BEIRUT -- Hizbullah has been quietly taking back the weapons it had doled out to the Resistance Brigades (Saraya al-Muqawama), an affiliated paramilitary group, in a move analysts said is a sign of growing discord between them.
Following armed clashes in Khalde, south of Beirut, during the summer, Hizbullah has been concerned that weapons in the hands of the Resistance Brigades may be used against it.
Hizbullah has been holding meetings to facilitate the handover of weapons throughout the western, central and northern Bekaa Valley, The Lebanon Debate reported November 30.
The meetings follow armed clashes in August in Khalde between Hizbullah supporters and Sunni residents, during which least two people were killed.
The clashes erupted after the Hizbullah supporters raised a banner that Sheikh Omar Ghosn and his followers, who include some Sunni tribes, found offensive.
Some media outlets reported that the clashes had broken out over Hizbullah's raising of Ashura banners. But others claimed the fracas was over a portrait of Hizbullah operative Salim Ayyash.
Ayyash was found guilty in absentia of murder and terrorism for his role in the 2005 bombing that killed former Lebanese prime minister Rafik al-Hariri, and on December 11 received five life sentences for his crime.
During the Bekaa Valley meetings, Hizbullah officials persuaded the Resistance Brigades to hand back their weapons in exchange for "better and more-effective weapons", according to The Lebanon Debate.
But several sources say that Hizbullah is taking back its weapons from the Resistance Brigades over concerns that they might turn those weapons on Hizbullah.
The Resistance Brigades, under the direct command of Hizbullah commanders, are irregular militias comprising Sunni, Christian and Druze elements from various regions, particularly the Bekaa Valley.
They receive training in party-run camps, side by side with Hizbullah recruits.
Fraying ties with Hizbullah
Hizbullah’s move to reclaim weapons from the Resistance Brigades "is a decision that was taken to get certain areas under control and end the military presence in other areas", said security expert Naji Malaeb, a retired military officer.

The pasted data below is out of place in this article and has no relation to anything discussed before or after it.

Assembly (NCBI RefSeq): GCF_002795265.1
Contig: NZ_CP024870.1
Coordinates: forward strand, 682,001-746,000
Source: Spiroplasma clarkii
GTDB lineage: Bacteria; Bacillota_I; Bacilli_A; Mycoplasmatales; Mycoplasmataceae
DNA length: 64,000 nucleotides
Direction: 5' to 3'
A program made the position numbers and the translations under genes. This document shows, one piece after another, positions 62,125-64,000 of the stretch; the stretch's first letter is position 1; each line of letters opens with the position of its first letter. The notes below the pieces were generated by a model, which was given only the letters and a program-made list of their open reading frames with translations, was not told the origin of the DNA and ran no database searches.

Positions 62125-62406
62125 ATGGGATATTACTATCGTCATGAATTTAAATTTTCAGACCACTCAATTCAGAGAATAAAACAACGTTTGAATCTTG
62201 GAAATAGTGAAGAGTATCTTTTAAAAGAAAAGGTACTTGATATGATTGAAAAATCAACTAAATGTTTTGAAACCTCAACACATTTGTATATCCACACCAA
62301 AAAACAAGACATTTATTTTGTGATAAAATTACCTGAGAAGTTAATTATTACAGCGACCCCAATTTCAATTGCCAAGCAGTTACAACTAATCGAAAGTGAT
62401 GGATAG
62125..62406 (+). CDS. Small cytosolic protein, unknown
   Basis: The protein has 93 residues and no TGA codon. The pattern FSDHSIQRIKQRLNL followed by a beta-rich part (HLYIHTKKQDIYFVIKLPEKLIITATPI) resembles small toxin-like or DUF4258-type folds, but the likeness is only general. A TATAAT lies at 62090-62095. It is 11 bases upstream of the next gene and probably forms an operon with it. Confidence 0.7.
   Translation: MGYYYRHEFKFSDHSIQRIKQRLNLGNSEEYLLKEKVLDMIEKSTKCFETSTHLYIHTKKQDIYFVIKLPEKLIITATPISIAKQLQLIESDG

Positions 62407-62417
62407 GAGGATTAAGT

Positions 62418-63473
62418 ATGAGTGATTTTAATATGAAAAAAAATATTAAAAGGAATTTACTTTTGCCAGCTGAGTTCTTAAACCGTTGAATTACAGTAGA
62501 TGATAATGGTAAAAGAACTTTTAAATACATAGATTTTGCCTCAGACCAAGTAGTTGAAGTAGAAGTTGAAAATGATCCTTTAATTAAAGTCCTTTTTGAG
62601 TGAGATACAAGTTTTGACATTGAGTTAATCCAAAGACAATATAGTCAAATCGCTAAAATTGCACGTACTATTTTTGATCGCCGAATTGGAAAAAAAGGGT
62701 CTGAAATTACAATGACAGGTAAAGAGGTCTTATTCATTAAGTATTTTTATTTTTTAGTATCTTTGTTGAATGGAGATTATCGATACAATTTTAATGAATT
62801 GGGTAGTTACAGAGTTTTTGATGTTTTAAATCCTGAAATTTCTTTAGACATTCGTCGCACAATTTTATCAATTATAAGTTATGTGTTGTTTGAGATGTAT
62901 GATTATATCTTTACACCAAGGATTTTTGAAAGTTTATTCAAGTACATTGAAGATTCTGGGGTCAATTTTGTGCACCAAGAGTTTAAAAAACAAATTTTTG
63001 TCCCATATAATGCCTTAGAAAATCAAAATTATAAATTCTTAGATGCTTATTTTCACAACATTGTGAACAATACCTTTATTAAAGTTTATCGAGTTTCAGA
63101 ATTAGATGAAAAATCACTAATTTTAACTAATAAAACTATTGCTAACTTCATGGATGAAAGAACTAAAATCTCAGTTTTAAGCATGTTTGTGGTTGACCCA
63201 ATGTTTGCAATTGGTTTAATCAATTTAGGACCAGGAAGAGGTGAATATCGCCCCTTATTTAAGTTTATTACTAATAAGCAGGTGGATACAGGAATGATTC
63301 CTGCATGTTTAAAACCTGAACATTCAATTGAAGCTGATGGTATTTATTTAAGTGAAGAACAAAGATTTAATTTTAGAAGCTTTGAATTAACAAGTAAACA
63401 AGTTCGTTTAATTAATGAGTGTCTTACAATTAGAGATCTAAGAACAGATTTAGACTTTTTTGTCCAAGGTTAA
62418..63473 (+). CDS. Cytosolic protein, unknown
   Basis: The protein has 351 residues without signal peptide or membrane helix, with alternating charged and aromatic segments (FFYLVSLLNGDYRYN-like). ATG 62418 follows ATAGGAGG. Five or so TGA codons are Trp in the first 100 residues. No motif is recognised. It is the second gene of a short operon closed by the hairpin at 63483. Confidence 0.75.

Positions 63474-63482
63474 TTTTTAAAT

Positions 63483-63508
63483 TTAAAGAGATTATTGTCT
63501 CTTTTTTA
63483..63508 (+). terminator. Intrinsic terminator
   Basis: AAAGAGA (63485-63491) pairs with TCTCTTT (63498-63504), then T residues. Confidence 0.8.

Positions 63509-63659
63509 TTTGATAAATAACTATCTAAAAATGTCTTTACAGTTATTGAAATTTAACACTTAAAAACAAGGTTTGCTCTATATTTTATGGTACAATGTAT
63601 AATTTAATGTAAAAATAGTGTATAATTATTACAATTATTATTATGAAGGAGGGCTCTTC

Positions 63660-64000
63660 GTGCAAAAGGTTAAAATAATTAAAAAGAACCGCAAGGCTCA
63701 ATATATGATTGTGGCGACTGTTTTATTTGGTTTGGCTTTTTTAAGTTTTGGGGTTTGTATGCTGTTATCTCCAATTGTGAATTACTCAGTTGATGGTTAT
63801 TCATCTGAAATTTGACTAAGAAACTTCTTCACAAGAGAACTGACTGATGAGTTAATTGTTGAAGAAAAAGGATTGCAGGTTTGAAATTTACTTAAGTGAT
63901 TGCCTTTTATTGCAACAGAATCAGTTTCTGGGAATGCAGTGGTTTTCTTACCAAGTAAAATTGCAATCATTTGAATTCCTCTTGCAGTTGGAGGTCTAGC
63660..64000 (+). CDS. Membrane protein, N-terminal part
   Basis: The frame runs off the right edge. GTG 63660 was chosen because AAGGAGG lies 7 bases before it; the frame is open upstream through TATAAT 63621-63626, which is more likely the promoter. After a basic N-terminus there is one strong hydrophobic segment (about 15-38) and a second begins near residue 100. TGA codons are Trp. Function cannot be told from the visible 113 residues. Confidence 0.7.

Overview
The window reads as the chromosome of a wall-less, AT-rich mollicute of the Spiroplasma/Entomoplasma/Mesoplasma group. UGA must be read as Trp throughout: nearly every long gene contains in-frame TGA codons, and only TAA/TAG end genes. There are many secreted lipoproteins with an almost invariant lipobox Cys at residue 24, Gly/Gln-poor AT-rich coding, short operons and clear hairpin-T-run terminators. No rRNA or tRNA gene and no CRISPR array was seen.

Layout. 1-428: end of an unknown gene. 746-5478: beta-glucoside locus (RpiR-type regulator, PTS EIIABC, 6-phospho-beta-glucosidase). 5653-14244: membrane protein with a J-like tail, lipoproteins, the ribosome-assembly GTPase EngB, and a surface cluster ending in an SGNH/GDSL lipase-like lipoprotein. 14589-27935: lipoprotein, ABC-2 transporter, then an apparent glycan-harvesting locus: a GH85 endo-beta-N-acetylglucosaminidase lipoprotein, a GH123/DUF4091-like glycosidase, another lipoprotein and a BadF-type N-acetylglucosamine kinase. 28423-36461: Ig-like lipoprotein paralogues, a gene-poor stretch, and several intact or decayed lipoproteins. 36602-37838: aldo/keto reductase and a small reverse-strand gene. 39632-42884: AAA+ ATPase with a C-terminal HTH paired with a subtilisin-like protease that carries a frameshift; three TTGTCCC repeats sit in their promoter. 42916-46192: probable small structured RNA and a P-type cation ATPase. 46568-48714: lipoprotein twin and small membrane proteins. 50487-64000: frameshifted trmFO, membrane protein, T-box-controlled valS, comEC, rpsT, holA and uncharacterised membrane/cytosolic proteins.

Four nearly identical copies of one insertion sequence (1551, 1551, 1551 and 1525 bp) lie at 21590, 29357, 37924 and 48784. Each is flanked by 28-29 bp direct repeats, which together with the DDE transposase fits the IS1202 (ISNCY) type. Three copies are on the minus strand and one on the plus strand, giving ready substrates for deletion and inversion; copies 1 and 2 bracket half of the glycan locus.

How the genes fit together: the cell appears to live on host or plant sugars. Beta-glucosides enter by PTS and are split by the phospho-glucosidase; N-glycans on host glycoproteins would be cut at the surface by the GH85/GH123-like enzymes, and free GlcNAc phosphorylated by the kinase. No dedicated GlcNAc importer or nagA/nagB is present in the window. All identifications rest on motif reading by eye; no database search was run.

Hizbullah created the Resistance Brigades in order to penetrate other sects, challenge the Sunni community, and unify efforts under the umbrella of serving Iran's interests, he said.
The Resistance Brigades "gained acceptance among impoverished Sunnis", he said, but ties with Hizbullah began to fray as its members became increasingly aware of the extent of the party's dominance over Lebanon's politics.
Hizbullah decided to take control of the situation by reclaiming weapons given to the Resistance Brigades out of fear they might turn against it, as was the case in Khalde in August, Malaeb said.
"Hizbullah is reacting by seeking to take control of the situation, which explains the decision to repossess the weapons of the Resistance Brigades in the Bekaa areas," he said.
The party also has become aware that the majority of the Lebanese public, including members of the Resistance Brigades, "no longer trust it and see it as implementing the Iranian will", he added.
'A precautionary action'
Political analyst Johnny Mounayer said that Hizbullah's decision to reclaim weapons from the Resistance Brigades is a "precautionary action in anticipation of the difficult days that lie ahead for Lebanon".
The economic crisis and ongoing social strife might lead to clashes, he said.
"Perhaps by taking this decision, Hizbullah wanted to take control of the situation on the ground, especially as the majority of the members of the Resistance Brigades are Sunnis," he said.
Like most Lebanese, this segment of the population is suffering from poverty and financial distress, which have driven them to the streets to protest, he said.
This increases the likelihood that there will be armed clashes, he added, and that such fighting would make Hizbullah a target.